Colloquium Details

Quantum Advantage via the Statistical Lens

Speaker: Jerry Li, Microsoft

Location: 60 Fifth Avenue Room 150

Date: March 5, 2024, 2 p.m.

Host: Michael Overton


At their heart, many of the fundamental questions in science and at the cutting-edge of practice are questions about statistical learnability. Yet, they often fall outside the purview of "traditional" statistics and learning theory. In this talk, I will argue that the statistical lens can be a powerful tool for understanding these questions, and that this perspective can yield deep and surprising insights in both theory and practice. I will give a concrete example of this in my work on quantum computing. Here, one of the basic questions is that of quantum advantage: can existing quantum devices do something that classical computers probably cannot? While there has been significant work in this area, progress has been non-monotone, and work is typically conditional on very strong complexity theoretic assumptions which far exceed our current abilities to prove. Here, I will describe a completely different approach to demonstrating quantum advantage via statistical methods, based on proving tight minimax rates for quantum learning with and without quantum memory. Our techniques are purely statistical in nature, and thus, not conditional on any assumptions. By leveraging these ideas, in work recently published in Science, we are able to give an unconditional demonstration of quantum advantage on a real-world quantum computer. This is arguably the one of the first such demonstrations, in any setting, ever.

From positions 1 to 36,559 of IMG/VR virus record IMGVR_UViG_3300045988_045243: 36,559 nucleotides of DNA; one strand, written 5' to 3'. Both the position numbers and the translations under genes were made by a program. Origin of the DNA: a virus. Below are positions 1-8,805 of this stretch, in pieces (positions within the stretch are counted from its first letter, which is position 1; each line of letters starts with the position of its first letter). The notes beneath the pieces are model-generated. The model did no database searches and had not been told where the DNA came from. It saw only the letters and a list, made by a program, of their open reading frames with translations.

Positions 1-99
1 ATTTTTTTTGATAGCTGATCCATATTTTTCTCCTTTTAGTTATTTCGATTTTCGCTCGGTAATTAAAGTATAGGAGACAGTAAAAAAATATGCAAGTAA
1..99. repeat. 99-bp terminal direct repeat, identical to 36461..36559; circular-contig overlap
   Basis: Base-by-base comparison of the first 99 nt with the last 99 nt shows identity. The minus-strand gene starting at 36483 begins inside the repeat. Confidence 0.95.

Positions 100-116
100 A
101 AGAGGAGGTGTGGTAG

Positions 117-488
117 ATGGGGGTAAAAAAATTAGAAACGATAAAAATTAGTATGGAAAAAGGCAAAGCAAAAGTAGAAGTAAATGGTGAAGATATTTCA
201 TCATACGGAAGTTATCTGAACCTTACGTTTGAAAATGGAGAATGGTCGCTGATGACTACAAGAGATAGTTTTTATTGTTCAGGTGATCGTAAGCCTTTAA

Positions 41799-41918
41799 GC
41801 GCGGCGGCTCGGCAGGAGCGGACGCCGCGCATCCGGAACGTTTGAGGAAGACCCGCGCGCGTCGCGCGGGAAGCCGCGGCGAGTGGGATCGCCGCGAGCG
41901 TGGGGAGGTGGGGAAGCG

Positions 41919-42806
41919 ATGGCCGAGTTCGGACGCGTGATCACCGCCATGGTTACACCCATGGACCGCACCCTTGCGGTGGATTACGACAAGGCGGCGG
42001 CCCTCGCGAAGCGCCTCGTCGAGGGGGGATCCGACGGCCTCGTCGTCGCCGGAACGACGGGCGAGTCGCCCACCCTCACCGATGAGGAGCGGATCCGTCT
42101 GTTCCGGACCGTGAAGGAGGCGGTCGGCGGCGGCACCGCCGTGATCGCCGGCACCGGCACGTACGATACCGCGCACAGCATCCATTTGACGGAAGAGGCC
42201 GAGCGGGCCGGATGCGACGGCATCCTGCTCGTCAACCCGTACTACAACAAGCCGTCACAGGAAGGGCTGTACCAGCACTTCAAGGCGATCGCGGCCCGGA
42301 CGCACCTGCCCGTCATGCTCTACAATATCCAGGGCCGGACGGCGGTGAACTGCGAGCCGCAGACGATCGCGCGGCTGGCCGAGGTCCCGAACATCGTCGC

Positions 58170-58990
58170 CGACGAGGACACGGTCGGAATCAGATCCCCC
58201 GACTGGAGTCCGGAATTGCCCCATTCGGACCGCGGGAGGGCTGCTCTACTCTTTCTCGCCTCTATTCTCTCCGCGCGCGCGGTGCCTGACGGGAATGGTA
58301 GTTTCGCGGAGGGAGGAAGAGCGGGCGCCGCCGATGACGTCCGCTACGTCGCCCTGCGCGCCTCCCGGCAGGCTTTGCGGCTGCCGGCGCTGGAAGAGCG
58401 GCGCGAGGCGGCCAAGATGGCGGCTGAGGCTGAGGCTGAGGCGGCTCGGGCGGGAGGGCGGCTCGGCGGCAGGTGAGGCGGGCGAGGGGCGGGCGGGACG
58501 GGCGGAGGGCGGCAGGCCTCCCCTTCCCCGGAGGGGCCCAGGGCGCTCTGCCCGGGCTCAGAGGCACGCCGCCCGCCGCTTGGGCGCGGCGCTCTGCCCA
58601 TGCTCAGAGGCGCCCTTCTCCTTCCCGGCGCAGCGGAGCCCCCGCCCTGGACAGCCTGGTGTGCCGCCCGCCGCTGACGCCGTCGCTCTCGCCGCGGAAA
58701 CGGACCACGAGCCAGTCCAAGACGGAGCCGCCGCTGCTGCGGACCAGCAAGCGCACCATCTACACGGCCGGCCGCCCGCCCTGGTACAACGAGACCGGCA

Speaker Bio:

Jerry is a Principal Research Scientist at Microsoft Research, Redmond. Prior to this, he was the VMWare Research Fellow at the Simons Institute. He obtained his PhD from MIT, where he was advised by Ankur Moitra. He is primarily interested in aspects of statistical learning theory, broadly defined. He has worked on a wide array of topics, including robust statistics, mixture models, distributed optimization, semi-random models, AI alignment, and more recently, quantum information theory and theoretical aspects of large generative models. For his PhD work on robust statistics, he was awarded the George M. Sprowls Award for outstanding Ph.D. thesis in EECS at MIT. He has published in many top conferences and journals, including Science and Nature Communications, and his work has been featured in the Communications of the ACM.


In-person attendance only available to those with active NYU ID cards.

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